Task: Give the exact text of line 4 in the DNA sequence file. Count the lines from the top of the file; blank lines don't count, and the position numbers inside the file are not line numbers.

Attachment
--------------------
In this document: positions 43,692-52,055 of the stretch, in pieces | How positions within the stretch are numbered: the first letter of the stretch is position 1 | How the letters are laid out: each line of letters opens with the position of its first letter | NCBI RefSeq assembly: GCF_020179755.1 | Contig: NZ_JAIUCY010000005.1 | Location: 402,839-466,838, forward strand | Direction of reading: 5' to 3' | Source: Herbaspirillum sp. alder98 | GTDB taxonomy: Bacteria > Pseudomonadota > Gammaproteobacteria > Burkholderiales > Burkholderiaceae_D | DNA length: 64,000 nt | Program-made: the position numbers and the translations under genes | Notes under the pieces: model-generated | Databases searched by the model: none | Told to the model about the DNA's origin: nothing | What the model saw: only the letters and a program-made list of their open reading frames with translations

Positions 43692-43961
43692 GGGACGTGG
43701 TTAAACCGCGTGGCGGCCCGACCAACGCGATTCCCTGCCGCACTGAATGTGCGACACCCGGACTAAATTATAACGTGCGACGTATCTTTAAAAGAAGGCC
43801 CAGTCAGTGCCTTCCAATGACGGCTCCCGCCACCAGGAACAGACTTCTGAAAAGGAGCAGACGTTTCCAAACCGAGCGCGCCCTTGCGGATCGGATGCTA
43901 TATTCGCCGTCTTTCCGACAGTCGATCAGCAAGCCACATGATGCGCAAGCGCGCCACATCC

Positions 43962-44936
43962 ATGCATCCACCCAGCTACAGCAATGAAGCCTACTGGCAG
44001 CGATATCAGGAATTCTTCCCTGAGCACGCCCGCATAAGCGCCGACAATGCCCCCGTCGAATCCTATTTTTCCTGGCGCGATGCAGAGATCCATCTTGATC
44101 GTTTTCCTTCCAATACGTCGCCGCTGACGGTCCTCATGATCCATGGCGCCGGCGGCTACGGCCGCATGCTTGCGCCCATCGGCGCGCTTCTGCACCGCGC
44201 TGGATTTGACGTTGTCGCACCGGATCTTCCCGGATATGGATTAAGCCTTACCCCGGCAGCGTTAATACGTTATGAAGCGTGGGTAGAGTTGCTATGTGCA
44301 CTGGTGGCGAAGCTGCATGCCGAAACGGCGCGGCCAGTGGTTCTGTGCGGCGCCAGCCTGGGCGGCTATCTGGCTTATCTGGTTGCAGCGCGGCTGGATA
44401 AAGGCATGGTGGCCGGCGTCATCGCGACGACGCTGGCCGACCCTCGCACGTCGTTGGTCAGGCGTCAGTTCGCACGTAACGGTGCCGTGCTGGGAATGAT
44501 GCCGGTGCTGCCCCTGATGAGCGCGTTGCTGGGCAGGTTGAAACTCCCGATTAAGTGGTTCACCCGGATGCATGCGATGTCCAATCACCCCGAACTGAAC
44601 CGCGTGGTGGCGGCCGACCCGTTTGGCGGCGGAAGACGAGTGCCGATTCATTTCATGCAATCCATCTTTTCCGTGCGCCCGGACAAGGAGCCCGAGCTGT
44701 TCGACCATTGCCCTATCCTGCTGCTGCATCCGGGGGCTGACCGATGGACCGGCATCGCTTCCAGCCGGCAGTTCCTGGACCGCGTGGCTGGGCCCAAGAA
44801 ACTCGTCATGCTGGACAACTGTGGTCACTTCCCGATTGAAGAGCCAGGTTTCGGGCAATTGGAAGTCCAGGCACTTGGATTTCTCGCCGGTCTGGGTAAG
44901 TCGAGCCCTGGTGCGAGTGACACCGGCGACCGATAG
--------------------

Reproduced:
43701 TTAAACCGCGTGGCGGCCCGACCAACGCGATTCCCTGCCGCACTGAATGTGCGACACCCGGACTAAATTATAACGTGCGACGTATCTTTAAAAGAAGGCC